- inadequate or inappropriate services
- no action being taken for fear of upsetting cultural norms.
Why sexual abuse happens
We don't fully understand the causes of sexually abusive behaviour towards children.
The reasons why someone would sexually abuse a child are wide-ranging and complex. But we can broadly group them as:
Sexual drive is a deep-seated human urge similar to the desire to eat. Some sexual abusers are paedophiles, which means they have a primary sexual interest in children who haven't reached puberty. Most child sex offenders aren't paedophiles, but it's a term that a lot of people use frequently and often inaccurately.
Abusers may have gone through problems growing up. For example, they might have had problems forming a healthy bond, or attachment with their parents or carers.
They could also have experienced a troubled family environment such as domestic abuse, mental health problems or drug and alcohol misuse. Because of this, some abusers may not have any understanding of what is appropriate behaviour towards a child . And they might have developed the desire to have power or control over others.
While it's true that some sexual abusers will have been abused themselves as children, it isn't the case that being sexually abused makes it more likely that someone will abuse others.
Child sexual abuse can also be motivated by money, for example in cases of child sexual exploitation.
These factors alone do not predict sex offending.
Potential abusers might never abuse a child unless they have a willingness and an opportunity to act. Some abusers may also have to convince themselves that the abuse isn't causing harm and that the victim wants the sexual contact (Finkelhor, 1984).
We have a growing evidence base about interventions that work to prevent child sexual abuse. One vital area is services available to help people at risk of committing sexual abuse to stop them making the decision to offend and to people at risk of re-offending.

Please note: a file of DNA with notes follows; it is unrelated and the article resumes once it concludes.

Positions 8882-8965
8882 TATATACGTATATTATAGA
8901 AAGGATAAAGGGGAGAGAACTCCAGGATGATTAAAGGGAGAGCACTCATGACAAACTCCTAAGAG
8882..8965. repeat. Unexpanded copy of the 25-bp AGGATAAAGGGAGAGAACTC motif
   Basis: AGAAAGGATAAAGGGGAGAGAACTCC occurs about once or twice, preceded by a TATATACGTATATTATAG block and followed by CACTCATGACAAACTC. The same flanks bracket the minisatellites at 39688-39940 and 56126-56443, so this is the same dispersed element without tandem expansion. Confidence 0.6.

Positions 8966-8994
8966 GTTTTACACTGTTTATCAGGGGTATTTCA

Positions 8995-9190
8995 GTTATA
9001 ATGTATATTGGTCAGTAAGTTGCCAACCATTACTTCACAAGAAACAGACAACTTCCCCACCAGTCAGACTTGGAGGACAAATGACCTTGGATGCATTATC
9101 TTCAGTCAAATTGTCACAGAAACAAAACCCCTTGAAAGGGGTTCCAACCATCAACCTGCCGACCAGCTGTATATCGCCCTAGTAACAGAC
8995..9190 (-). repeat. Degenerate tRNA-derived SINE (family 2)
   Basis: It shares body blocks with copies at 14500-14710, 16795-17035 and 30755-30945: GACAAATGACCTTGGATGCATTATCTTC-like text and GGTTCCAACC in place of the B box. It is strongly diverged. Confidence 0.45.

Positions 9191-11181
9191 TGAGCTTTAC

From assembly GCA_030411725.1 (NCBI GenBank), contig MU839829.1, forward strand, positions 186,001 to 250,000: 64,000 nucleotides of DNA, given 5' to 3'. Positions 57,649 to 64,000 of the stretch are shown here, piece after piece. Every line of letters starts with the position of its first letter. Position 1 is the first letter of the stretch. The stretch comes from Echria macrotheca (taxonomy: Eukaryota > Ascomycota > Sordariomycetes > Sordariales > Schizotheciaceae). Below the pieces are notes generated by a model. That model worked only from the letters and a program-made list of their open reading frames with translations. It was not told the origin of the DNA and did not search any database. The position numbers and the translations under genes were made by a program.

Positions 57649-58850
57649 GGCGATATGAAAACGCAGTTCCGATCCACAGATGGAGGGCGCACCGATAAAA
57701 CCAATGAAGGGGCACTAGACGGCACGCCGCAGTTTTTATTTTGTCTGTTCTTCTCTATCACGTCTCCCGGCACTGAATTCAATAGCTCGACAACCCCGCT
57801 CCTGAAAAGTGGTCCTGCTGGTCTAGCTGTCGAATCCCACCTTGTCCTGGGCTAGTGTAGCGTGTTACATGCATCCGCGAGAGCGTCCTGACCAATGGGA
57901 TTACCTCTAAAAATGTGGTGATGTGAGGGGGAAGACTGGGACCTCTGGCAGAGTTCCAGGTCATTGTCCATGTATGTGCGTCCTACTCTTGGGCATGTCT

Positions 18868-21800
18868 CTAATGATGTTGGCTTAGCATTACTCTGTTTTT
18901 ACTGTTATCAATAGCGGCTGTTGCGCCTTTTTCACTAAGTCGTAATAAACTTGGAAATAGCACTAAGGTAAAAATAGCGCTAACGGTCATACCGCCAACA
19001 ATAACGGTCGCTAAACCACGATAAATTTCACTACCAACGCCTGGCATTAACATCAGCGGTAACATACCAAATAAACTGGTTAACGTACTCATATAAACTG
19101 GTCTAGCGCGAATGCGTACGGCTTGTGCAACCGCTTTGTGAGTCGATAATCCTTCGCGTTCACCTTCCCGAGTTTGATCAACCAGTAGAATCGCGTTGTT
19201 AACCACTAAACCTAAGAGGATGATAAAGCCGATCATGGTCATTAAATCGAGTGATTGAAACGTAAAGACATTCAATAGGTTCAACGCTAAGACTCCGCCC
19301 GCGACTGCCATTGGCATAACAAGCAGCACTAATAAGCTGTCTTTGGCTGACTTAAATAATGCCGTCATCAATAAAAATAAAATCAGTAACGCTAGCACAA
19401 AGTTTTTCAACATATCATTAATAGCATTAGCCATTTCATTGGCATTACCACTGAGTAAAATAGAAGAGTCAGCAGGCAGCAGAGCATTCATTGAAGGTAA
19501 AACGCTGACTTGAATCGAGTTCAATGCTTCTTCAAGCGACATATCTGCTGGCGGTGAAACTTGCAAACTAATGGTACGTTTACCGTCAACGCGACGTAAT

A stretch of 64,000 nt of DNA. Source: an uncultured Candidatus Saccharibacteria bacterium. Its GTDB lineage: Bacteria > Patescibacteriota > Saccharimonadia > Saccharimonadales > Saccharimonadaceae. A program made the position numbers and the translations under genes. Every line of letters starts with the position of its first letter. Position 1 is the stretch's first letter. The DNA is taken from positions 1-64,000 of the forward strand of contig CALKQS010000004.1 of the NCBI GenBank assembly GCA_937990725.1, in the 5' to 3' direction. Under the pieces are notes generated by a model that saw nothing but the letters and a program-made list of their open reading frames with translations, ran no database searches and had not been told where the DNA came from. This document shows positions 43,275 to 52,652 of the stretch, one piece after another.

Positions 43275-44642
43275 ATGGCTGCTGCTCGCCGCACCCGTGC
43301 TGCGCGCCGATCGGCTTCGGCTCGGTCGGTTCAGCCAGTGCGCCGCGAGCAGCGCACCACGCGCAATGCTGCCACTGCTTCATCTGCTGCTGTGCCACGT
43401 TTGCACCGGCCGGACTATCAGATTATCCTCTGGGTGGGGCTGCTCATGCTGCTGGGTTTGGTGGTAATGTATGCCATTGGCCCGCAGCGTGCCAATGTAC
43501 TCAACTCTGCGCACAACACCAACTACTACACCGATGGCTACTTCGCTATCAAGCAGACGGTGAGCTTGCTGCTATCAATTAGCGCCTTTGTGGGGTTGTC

Witnessing or experiencing domestic abuse is a form of child abuse.
But children living in homes where there is domestic abuse are also likely to experience other abuse and neglect.
The impact of hearing or witnessing domestic violence can be very traumatic for a child and result in emotional or psychological abuse (Cleaver, Unell and Aldgate, 2011).
Research has also shown a link between domestic abuse and child physical abuse or child sexual abuse (Hester et al, 2007).
Not all parents who drink or take drugs harm their children, but children living with parents with alcohol or drug problems can be at more risk of harm and neglect.
Drug or alcohol problems can leave parents unable to care for their children or provide the practical and emotional support they need.
Being abused or neglected as a child doesn’t mean that someone will go on to harm others.
But a lot of the people who abuse or neglect children have experienced abuse themselves.
Because the effects of child abuse or neglect can last well into adulthood, some parents who were abused as children struggle to provide safe and appropriate care for their own children.
Just because a parent has learning disabilities or learning difficulties it doesn’t mean they can’t be a great mum or dad. But some parents can struggle to understand what they need to do to provide appropriate care for their child. In some cases, this can lead to a child being neglected.
However, research shows that helping parents to identify and understand their child’s needs can reduce the risk of a child being neglected (Cleaver, Unell, and Aldgate, 2011).